Ritter and Peña Leave Democrats, Join Republicans

State Rep. Aaron Pena, R-Edinburg, at the Texas Republican Party headquarters Dec. 14, after announcing he switched parties.
State Rep. Aaron Pena, R-Edinburg, at the Texas Republican Party headquarters Dec. 14, after announcing he switched parties.

Surrounded by statewide elected officials and a pack of fellow lawmakers, Democrats Aaron Peña of Edinburg and Allan Ritter of Nederland defected to the Republican Party this afternoon.

After 22 new freshman Republicans are sworn in next month, the flips will give the GOP 100 votes in the Texas House; an election for an open seat is being held today in a district widely expected to elect a 101st Republican.

Gov. Rick Perry, a former Democrat who switched before the 1990 elections, welcomed them in, joined by a group that included Lt. Gov. David Dewhurst, House Speaker Joe Straus, Attorney General Greg Abbott, Railroad Commissioners Michael Williams and Victor Carrillo and Commissioner-elect David Porter, GOP Chairman Steve Munisteri, and about two dozen Republican legislators.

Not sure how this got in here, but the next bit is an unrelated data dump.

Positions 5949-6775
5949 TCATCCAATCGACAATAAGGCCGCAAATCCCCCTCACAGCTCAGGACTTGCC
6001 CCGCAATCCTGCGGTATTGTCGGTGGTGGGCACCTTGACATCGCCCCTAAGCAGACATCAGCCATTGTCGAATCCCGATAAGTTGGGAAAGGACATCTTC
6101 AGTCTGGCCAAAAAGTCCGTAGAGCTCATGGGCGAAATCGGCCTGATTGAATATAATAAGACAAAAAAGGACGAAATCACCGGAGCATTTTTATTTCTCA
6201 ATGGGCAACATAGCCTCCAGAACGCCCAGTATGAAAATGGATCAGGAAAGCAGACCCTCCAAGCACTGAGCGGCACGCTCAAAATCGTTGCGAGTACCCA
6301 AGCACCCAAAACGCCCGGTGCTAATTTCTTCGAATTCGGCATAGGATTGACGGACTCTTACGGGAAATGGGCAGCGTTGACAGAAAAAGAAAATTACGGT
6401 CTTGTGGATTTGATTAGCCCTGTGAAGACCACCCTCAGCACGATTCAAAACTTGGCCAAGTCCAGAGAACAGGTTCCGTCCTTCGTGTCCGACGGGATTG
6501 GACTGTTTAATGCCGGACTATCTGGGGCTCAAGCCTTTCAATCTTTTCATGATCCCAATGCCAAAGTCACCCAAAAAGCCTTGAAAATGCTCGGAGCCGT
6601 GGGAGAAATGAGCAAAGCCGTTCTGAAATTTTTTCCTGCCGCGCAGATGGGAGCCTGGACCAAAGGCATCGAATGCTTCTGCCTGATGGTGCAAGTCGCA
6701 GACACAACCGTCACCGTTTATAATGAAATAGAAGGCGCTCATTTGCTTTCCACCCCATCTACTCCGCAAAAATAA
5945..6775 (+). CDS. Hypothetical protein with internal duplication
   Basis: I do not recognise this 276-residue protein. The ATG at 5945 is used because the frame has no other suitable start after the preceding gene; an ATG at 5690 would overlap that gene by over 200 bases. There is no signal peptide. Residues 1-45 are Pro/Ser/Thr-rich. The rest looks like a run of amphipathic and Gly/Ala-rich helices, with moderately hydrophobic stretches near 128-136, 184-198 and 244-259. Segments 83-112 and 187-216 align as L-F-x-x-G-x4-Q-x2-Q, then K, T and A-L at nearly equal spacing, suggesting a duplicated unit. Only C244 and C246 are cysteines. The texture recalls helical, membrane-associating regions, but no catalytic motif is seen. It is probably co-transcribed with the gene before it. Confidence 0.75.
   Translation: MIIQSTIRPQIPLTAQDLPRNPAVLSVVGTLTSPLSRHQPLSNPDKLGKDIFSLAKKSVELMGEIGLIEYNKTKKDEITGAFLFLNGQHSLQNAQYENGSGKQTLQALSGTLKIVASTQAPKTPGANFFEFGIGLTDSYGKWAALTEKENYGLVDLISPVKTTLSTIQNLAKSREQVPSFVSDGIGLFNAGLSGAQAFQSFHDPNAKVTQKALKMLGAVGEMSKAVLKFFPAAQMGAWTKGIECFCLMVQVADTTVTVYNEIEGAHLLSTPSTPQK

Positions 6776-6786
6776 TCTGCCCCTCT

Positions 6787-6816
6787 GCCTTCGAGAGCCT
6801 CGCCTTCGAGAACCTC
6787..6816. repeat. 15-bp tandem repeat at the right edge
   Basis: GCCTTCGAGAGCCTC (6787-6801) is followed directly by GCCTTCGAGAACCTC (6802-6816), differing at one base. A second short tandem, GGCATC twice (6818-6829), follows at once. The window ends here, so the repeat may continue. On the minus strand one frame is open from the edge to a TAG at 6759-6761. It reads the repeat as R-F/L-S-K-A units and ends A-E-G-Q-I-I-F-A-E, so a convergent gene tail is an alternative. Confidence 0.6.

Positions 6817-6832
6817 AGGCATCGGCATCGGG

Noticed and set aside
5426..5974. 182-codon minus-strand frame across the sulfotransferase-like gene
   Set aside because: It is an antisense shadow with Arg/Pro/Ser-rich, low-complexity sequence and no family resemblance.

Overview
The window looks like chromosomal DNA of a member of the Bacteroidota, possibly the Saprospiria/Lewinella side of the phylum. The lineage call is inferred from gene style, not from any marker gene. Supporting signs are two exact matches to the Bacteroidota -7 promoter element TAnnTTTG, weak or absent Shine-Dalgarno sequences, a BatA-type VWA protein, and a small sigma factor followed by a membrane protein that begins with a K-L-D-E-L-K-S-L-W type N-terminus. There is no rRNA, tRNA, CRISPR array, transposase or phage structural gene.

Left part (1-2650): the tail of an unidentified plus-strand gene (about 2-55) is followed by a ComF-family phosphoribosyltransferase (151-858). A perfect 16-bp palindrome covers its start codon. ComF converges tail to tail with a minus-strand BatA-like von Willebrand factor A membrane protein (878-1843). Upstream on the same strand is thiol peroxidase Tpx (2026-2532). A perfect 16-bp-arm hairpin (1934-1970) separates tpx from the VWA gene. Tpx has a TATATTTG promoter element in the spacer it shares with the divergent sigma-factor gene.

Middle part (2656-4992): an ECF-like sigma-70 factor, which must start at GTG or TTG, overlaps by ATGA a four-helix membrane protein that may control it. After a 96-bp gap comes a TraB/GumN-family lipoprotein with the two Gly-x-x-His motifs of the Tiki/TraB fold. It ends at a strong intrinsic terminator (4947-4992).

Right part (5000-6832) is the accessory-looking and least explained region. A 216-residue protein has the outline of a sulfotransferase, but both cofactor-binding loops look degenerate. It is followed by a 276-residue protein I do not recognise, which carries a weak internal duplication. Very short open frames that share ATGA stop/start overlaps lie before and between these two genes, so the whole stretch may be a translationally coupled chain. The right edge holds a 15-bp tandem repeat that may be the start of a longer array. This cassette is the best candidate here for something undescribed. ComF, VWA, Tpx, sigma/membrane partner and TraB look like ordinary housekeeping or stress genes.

Ritter said he received a handful of calls from people who didn't like the switch but wasn't feeling any real heat, even though his home is a base for unions and some of the state's prominent trial lawyers. "I was a Democrat that voted for tort reform from Jefferson County," he said. "I'm used to pressure."

Both men say they have no intention to resign and seek re-election, as then-Congressman Phil Gramm did in the 1980s, to ask voters to ratify the switch. Both say they'll return money to donors who ask. Peña, asked if his donors included the Democratic Party, answered, "I think I can say no, and that's part of the problem."

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